The Indiana Department of Environmental Management is drawing criticism for its decision to no longer publish its notices on air quality issues in local newspapers.
IDEM spokesperson Amy Hartsock, says residents can go to the department’s website and sign up for either postal or email notices.
“Our objective is to make sure that people are able to receive the information and do know how to participate and can take part and find the information that we provide in a timely manner,” Hartsock said.
The transition to an electronic format will save IDEM about $75,000. Hoosier State Press Association Executive director Steve Key says the change will mean the general public will no longer be informed about air quality.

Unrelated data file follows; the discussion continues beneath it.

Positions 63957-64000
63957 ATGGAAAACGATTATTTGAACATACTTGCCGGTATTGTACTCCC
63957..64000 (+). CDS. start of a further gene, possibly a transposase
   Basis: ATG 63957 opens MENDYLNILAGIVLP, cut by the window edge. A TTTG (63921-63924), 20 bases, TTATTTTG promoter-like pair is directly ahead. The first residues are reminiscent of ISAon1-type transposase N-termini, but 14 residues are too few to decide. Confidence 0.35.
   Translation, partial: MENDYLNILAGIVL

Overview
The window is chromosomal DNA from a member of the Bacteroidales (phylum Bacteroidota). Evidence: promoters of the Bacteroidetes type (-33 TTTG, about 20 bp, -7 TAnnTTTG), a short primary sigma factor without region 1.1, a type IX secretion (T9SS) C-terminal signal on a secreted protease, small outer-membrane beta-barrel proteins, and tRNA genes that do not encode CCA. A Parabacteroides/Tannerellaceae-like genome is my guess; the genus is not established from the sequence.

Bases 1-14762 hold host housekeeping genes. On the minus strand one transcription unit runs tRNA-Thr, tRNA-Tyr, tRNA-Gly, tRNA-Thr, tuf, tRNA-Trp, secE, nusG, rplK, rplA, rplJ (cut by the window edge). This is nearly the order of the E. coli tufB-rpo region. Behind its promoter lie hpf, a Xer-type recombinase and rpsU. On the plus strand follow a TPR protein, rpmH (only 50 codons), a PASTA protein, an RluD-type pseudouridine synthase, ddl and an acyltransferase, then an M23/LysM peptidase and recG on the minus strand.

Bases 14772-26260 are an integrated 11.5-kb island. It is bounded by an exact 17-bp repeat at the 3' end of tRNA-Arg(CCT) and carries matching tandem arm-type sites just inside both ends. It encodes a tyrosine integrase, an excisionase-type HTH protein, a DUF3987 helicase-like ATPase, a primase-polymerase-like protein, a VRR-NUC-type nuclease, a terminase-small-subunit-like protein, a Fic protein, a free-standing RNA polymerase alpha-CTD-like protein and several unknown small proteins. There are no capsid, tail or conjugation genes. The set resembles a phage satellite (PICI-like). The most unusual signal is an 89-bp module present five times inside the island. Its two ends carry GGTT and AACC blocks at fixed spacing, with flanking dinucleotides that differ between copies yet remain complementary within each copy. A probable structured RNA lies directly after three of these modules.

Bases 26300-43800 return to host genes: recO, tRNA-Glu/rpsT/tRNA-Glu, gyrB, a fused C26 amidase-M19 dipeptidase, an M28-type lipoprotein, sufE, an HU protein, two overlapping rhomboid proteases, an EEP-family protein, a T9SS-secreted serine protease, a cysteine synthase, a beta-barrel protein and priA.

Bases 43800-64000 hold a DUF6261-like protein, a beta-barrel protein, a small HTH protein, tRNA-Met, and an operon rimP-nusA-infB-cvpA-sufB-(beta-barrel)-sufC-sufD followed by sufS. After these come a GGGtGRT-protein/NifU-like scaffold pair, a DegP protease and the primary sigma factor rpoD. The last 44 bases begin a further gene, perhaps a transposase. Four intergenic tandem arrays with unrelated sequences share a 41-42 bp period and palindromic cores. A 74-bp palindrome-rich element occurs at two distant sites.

“What is the purpose of public notice? A public notice is to let a public at large know what the agencies are doing,” Key said.
IDEM defends its decision, citing the need to publish its information in a more timely manner than some weekly published newspapers can provide. Hartsock says IDEM is still abiding by federal meeting notice requirements.